By Tomáš Tengely-Evans
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Take to the streets for the NHS as junior doctors plan a strike

This article is over 6 years, 3 months old
Issue 2489
The first junior doctors strike won strong support
The first junior doctors’ strike won strong support (Pic: Steve Guy)

Thousands of junior doctors and supporters were set to march through central London on Saturday and Bristol on Sunday.

This comes ahead of a planned walkout by junior doctors in the British Medical Association (BMA) on Wednesday of next week from 8am.

The BMA confirmed this week that talks had failed and that a strike would go ahead across England.

Contrary to previous plans, it will be for 24 hours, up from nine hours. But it will include emergency cover, contrary to plans for an escalation.

Yannis Gourtsoyannis, who sits on the BMA’s junior doctors’ committee, told Socialist Worker that the walkout will happen without “significant moves from the government.”

Sarah Hallett, a junior doctor in London, plans to march on Saturday.

“You won’t find a junior doctor that supports Tory health secretary Jeremy Hunt,” she said. “Junior doctors are normally quite passive and many are small ‘c’ conservatives—but everyone’s really angry.”

They are fighting Tory plans to impose new contracts that would rip apart terms and conditions, and put patient safety at risk.

Sarah explained, “The main issue for us is patient safety—we’re already at breaking point and the contracts would make it worse.”

Hunt claims the new contracts are necessary to bring in “seven day working” in the NHS to improve patient care. But health workers already work seven days a week.

Sarah said, “Hunt isn’t willing to increase the number of doctors. There’s already a big problem with recruitment and retention, especially in accident and emergency (A&E).


“His plans would stretch the NHS and make the service on weekdays suffer.”

Hunt wants to smash workers’ pay, terms and conditions to soften the NHS up for privatisation. Sarah added, “Many junior doctors are looking at how this is linked to the NHS crisis and privatisation.”

The Tories have intensified their assault on the NHS. The Monitor watchdog and the NHS Trust Development Authority have instructed hospital bosses to deal with their acute cash crisis through “headcount reduction”—sacking staff.

The watchdogs told trusts to reduce their “financial distress” if they want access to a £1.8 billion bailout.

Three years ago hospitals were told to do the opposite after the Mid Staffordshire Hospital scandal.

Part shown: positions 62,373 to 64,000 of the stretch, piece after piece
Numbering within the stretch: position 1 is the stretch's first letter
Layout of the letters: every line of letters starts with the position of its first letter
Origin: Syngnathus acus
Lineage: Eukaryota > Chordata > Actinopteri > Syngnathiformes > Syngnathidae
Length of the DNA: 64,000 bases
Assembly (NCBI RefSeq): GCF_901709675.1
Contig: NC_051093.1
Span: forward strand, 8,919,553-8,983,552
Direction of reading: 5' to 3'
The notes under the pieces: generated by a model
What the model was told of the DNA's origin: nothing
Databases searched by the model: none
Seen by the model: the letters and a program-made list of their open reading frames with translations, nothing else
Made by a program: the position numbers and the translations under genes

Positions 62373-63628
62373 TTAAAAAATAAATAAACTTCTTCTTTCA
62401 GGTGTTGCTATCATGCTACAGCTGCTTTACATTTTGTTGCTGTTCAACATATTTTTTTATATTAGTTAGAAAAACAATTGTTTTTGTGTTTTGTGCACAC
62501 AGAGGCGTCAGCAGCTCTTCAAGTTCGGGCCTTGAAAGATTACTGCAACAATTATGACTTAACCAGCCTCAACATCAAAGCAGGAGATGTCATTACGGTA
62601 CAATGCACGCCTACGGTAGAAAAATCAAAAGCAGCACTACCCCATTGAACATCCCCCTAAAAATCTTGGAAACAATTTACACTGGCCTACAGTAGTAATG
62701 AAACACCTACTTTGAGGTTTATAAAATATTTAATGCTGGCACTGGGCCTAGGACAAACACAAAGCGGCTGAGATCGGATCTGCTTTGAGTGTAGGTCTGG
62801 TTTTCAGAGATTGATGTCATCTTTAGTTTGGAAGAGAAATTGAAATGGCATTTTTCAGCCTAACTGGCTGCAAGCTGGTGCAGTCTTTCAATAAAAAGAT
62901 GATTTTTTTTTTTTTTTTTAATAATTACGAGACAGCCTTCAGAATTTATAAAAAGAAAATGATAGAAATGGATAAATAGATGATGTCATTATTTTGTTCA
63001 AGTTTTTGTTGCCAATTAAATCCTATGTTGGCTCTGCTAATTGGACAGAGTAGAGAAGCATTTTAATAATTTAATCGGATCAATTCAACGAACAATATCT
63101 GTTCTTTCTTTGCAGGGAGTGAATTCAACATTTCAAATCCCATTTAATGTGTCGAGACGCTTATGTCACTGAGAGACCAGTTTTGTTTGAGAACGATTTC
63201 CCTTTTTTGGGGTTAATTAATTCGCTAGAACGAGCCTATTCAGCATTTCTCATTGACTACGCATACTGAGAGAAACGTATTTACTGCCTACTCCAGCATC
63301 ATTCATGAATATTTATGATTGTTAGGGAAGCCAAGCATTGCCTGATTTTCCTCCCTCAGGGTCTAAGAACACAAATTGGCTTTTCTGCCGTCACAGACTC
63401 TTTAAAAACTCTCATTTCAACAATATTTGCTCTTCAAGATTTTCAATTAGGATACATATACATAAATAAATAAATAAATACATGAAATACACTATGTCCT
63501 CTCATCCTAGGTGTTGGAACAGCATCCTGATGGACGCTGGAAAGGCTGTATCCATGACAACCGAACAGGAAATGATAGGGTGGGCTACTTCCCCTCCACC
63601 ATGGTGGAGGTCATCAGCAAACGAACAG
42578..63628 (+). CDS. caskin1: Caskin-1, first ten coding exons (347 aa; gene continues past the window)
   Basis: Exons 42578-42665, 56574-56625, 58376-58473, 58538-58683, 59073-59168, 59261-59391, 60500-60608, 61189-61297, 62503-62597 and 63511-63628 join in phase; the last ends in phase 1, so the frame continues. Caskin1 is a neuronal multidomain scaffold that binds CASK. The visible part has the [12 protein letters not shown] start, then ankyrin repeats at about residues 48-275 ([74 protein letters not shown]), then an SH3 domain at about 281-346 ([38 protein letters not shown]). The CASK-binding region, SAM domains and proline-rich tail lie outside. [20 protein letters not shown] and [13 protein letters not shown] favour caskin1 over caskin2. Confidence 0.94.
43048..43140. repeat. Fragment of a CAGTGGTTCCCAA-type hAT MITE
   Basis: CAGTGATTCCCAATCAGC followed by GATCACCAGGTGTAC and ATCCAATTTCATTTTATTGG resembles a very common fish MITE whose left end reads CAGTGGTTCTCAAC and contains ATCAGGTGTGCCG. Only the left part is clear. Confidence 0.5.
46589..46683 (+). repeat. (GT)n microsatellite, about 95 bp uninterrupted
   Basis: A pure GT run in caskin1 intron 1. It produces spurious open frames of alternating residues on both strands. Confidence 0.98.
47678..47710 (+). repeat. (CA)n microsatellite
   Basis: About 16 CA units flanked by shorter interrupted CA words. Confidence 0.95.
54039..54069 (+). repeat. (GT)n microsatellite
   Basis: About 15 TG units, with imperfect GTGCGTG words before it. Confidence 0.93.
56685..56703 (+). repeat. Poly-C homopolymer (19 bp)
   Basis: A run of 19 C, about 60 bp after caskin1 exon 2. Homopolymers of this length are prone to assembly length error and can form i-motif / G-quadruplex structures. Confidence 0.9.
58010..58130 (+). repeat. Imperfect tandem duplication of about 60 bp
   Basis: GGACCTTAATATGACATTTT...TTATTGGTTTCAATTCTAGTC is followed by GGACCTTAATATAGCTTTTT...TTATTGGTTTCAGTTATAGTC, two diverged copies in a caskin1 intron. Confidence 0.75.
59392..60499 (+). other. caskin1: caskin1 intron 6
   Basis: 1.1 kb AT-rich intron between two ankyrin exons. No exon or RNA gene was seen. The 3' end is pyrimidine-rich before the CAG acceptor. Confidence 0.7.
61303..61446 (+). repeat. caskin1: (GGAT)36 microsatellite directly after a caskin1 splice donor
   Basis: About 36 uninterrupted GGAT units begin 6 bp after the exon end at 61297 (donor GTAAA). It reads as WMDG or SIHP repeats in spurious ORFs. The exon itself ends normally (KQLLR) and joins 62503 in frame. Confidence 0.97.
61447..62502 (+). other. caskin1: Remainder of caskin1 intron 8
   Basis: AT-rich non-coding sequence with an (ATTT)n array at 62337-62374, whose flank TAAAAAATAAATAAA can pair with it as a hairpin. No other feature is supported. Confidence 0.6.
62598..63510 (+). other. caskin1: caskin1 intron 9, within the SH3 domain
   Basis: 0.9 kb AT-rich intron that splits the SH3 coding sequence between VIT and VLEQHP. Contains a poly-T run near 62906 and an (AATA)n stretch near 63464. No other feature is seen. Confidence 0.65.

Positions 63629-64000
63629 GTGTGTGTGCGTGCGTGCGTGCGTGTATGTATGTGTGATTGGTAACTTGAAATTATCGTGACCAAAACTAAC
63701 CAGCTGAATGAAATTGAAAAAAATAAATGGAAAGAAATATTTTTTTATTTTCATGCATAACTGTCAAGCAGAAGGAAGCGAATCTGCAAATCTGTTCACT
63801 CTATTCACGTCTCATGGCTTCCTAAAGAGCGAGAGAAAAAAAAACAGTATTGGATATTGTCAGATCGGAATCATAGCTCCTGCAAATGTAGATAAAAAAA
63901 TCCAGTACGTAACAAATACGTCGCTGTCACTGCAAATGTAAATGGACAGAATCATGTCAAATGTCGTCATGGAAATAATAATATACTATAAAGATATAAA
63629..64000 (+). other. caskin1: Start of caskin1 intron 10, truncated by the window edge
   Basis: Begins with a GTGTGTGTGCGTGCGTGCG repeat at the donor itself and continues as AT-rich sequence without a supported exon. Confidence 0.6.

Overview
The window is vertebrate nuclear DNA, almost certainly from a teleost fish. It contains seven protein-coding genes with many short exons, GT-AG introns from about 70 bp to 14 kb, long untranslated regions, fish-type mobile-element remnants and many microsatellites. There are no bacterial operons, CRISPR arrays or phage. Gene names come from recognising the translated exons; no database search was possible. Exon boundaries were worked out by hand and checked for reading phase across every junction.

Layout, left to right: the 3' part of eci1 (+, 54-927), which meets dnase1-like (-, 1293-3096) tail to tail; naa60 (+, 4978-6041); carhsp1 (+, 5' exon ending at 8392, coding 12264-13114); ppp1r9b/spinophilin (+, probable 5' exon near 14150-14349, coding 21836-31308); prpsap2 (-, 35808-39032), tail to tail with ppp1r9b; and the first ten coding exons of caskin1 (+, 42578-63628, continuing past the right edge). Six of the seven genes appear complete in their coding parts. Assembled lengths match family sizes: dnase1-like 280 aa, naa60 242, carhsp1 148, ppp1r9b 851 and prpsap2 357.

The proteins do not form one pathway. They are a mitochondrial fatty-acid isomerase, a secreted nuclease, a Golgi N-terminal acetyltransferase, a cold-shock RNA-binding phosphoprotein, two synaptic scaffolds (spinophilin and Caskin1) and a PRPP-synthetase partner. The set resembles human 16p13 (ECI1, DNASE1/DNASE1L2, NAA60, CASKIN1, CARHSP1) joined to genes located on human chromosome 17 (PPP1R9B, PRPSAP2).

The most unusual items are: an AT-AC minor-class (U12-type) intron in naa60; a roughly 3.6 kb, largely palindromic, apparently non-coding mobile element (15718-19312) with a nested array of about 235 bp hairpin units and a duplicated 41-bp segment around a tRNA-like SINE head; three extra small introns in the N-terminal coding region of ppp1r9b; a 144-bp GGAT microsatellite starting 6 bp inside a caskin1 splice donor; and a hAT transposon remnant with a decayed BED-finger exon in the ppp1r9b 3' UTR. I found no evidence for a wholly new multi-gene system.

A wider revolt is growing in the NHS. NHS students are set to begin a week of action to save bursaries on Monday.

Jenny Leow, a student occupational therapist said, “We’re going to support junior doctors with a powerful weapon—solidarity. NHS students are going to walk out from our placements for an hour next Wednesday.”

Yannis added, “This won’t be won on newspaper front pages. We will win by taking the arguments to the public, working together and not being afraid to speak about issues in political terms.”

London March – Saturday 6 February, assemble 12 noon, Waterloo Place, London SW1. Facebook
Bristol March – Sunday 7 February, assemble 11.30am Brandon Hill, march to College Green

A helpline service that doesn’t help

The NHS 111 helpline is under increasing pressure with calls rising by up to 30 percent in a year.

An NHS England report last week criticised the service after baby William Mead died. A GP and 111 adviser failed to spot he had sepsis.

The Tories replaced the NHS Direct helpline with 111 to cut costs in 2012.

David Wrigley, a GP in Lancashire, told Socialist Worker, “The general feeling is that it’s ill-conceived and inappropriate. NHS Direct was staffed by doctors and nurses, but 111 is based on staff without medical training using computer algorithms”.

David added, “It’s like a pack of cards—general practice is on its knees and A&E is struggling.”

At an emergency conference of local committees, GPs voted unanimously for the British Medical Association to “canvass GPs on their willingness to submit undated resignations”.

Their employment status means they cannot officially take industrial action.

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